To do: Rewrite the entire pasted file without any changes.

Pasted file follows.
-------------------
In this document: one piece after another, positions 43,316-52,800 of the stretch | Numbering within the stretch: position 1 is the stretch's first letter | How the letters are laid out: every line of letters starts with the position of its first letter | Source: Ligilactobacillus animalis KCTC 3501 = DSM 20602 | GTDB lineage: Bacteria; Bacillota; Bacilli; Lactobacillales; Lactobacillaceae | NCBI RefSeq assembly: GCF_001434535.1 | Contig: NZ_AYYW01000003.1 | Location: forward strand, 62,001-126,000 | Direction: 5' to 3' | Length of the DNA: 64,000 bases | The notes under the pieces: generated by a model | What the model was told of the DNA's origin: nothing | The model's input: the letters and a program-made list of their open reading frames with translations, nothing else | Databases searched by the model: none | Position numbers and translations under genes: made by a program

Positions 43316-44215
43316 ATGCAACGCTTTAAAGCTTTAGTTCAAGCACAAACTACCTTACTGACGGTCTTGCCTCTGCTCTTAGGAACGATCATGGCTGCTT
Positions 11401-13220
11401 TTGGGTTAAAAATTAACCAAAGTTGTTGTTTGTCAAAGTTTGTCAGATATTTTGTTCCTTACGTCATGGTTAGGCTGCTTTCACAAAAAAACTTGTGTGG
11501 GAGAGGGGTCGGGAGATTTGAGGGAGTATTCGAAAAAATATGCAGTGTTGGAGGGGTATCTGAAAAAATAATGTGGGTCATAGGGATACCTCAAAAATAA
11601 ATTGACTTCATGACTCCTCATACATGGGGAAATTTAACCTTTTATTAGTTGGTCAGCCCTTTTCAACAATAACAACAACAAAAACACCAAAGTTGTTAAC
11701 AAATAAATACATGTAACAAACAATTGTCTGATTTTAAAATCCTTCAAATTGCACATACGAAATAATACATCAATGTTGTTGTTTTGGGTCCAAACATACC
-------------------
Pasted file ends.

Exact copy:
In this document: one piece after another, positions 43,316-52,800 of the stretch | Numbering within the stretch: position 1 is the stretch's first letter | How the letters are laid out: every line of letters starts with the position of its first letter | Source: Ligilactobacillus animalis KCTC 3501 = DSM 20602 | GTDB lineage: Bacteria; Bacillota; Bacilli; Lactobacillales; Lactobacillaceae | NCBI RefSeq assembly: GCF_001434535.1 | Contig: NZ_AYYW01000003.1 | Location: forward strand, 62,001-126,000 | Direction: 5' to 3' | Length of the DNA: 64,000 bases | The notes under the pieces: generated by a model | What the model was told of the DNA's origin: nothing | The model's input: the letters and a program-made list of their open reading frames with translations, nothing else | Databases searched by the model: none | Position numbers and translations under genes: made by a program

Positions 43316-44215
43316 ATGCAACGCTTTAAAGCTTTAGTTCAAGCACAAACTACCTTACTGACGGTCTTGCCTCTGCTCTTAGGAACGATCATGGCTGCTT
Positions 11401-13220
11401 TTGGGTTAAAAATTAACCAAAGTTGTTGTTTGTCAAAGTTTGTCAGATATTTTGTTCCTTACGTCATGGTTAGGCTGCTTTCACAAAAAAACTTGTGTGG
11501 GAGAGGGGTCGGGAGATTTGAGGGAGTATTCGAAAAAATATGCAGTGTTGGAGGGGTATCTGAAAAAATAATGTGGGTCATAGGGATACCTCAAAAATAA
11601 ATTGACTTCATGACTCCTCATACATGGGGAAATTTAACCTTTTATTAGTTGGTCAGCCCTTTTCAACAATAACAACAACAAAAACACCAAAGTTGTTAAC
11701 AAATAAATACATGTAACAAACAATTGTCTGATTTTAAAATCCTTCAAATTGCACATACGAAATAATACATCAATGTTGTTGTTTTGGGTCCAAACATACC